Epilepsy is one of the common serious neurological disorders, and it is characterized by recurrent spontaneous seizures. Approximately 30% of pediatric epilepsy patients suffer from refractory epilepsy, or seizures that occur despite anti-epilepsy medications or treatment. [18] This form of epilepsy can have immense effects on a person’s social and cognitive functioning, and diminish their overall quality of life, owing to the unpredictability of their condition. The ineffectuality of anti-seizure medications has caused many patients to look for alternative therapeutic treatments, including cannabidiol (CBD) products.

Previous studies have demonstrated CBD’s ability to reduce the frequency of seizures affecting children with Dravet syndrome (DS), Lennox–Gastaut syndrome (LGS), and other forms of refractory epilepsy [19],[20]. Along those lines, the FDA has approved the use of Epidiolex, a CBD-based medication, for the treatment of seizures associated with tuberous sclerosis complex, DS, and LGS. [21] In 2019, Thailand became the first Asia-Pacific nation to legalize the medical use of CBD, with the intent to expand treatment options available to epilepsy and chronic pain patients.[22]

To understand the knowledge and perceptions of CBD use in pediatric epilepsy, Ngampoopun et al., designed and performed a cross-sectional survey of all parents or guardians of pediatric epilepsy patients at the Pediatric Neurology Clinic in Phramongkutklao Hospital in Bangkok, Thailand. [23] The survey was comprised of questions assessing demographics, clinical factors, seizure types, and knowledge and opinions of parents or guardians. Results demonstrated that only 13.65% of patients had used or were currently using CBD. Less than half of the parents were aware of CBD’s use to treat pediatric epilepsy. Additionally, responders were relatively unaware of the composition of CBD and its effects.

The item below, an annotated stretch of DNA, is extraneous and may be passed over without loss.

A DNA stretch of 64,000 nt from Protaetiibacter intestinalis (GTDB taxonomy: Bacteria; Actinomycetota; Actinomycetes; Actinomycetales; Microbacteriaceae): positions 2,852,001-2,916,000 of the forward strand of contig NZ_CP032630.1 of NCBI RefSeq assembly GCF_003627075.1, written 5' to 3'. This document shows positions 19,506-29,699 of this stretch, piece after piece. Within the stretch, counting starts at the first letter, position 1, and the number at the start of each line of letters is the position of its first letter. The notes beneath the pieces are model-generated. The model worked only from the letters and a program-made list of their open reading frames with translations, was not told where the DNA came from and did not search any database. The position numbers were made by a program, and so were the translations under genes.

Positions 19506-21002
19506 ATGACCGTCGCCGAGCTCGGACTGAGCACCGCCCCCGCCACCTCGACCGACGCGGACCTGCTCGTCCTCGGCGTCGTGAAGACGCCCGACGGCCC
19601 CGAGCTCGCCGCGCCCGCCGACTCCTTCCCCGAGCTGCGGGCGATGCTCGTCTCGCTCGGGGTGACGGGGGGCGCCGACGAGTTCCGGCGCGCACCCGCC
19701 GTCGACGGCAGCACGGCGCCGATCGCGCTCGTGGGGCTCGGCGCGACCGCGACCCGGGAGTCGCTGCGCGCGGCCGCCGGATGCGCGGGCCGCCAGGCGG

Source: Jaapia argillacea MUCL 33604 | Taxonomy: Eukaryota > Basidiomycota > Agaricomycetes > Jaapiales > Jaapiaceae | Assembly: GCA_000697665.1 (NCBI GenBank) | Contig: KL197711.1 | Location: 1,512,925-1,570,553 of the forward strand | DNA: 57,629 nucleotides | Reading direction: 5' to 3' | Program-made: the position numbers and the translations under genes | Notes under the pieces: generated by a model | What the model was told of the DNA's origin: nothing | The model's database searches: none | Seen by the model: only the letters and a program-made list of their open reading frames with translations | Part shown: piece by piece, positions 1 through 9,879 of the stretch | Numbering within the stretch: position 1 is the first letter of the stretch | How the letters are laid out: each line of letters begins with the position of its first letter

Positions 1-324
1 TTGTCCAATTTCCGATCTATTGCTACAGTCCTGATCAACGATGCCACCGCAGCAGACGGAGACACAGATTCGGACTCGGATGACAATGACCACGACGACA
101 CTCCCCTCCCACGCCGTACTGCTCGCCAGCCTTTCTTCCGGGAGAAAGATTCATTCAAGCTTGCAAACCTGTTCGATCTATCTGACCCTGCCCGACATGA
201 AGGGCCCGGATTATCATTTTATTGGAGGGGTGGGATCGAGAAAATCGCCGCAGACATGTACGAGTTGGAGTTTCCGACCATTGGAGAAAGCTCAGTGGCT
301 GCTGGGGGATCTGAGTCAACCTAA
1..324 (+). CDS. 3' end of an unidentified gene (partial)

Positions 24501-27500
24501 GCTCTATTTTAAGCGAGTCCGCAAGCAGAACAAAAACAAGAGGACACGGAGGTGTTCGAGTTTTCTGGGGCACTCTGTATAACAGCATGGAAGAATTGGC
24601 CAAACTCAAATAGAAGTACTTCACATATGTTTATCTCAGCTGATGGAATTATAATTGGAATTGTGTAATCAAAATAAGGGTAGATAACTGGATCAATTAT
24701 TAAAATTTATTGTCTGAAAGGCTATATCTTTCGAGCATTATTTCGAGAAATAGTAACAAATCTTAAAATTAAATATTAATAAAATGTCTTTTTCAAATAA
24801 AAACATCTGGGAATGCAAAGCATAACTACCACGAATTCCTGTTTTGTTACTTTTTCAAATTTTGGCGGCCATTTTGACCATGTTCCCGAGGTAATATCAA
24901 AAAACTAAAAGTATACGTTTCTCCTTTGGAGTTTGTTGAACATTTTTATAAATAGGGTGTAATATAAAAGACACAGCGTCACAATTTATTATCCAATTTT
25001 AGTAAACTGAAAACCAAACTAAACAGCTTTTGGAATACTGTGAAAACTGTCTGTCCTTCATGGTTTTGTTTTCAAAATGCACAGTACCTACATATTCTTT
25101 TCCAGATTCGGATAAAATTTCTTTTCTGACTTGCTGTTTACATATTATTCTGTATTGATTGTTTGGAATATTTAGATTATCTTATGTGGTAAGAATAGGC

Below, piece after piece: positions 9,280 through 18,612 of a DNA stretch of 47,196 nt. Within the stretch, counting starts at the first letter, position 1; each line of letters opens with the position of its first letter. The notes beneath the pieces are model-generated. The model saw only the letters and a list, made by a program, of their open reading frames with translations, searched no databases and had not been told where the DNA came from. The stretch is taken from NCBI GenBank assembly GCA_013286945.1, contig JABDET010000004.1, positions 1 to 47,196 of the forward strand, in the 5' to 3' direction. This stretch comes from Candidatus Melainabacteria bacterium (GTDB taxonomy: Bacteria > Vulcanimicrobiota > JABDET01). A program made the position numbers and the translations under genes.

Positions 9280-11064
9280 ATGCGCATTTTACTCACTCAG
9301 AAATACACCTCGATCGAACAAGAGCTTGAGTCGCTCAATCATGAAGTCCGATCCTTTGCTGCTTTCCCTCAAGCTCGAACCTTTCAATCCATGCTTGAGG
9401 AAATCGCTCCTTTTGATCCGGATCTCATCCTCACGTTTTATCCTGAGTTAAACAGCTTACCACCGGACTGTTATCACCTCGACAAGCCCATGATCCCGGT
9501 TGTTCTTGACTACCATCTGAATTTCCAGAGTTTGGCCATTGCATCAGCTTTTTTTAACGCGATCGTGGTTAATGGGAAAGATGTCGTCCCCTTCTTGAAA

The authors concluded: “Our survey revealed that half of the parents of patients who previously used CBD reported reduced seizure frequency; however, no patient became seizure-free. In addition, although Thailand legalized CBD in 2019, we found significant gaps in the knowledge of parents and guardians regarding CBD use in Thailand. These findings suggest that imparting knowledge and disseminating information regarding CBD is crucial before initiating CBD use. Moreover, further evidence-based studies on CBD are warranted.”

References

[1] Chousidis I, Chatzimitakos T, Leonardos D, Filiou MD, Stalikas CD, Leonardos ID. Cannabinol in the spotlight: Toxicometabolomic study and behavioral analysis of zebrafish embryos exposed to the unknown cannabinoid. Chemosphere 2020;252:126417. DOI: 10.1016/j.chemosphere.2020.126417.

[2] Russo EB, Marcu J. Cannabis Pharmacology: The Usual Suspects and a Few Promising Leads. Adv Pharmacol 2017;80:67-134. DOI: 10.1016/bs.apha.2017.03.004.

[3] Liang Z, Soriano-Castell D, Kepchia D, et al. Cannabinol inhibits oxytosis/ferroptosis by directly targeting mitochondria independently of cannabinoid receptors. Free Radic Biol Med 2022;180:33-51. DOI: 10.1016/j.freeradbiomed.2022.01.001.

[4] Walsh JH, Maddison KJ, Rankin T, et al. Treating insomnia symptoms with medicinal cannabis: a randomized, crossover trial of the efficacy of a cannabinoid medicine compared with placebo. Sleep 2021;44(11). DOI: 10.1093/sleep/zsab149.

[5] Kaufmann R. Use of a water-soluble form of cannabinol for the treatment of sleeplessness. Int J Complement Alt Med. 2021a;14(4):186–90.

[6] Bailey MM, Emily Mills MC, Haas AE, Bailey K, Kaufmann RC. The effects of subacute exposure to a water-soluble cannabinol compound in male mice. J Cannabis Res 2022;4(1):44. DOI: 10.1186/s42238-022-00153-w.

[7] Hirayama D, Iida T, Nakase H. The Phagocytic Function of Macrophage-Enforcing Innate Immunity and Tissue Homeostasis. Int J Mol Sci 2017;19(1). DOI: 10.3390/ijms19010092.

[8] Guan Q. A Comprehensive Review and Update on the Pathogenesis of Inflammatory Bowel Disease. J Immunol Res 2019;2019:7247238. DOI: 10.1155/2019/7247238.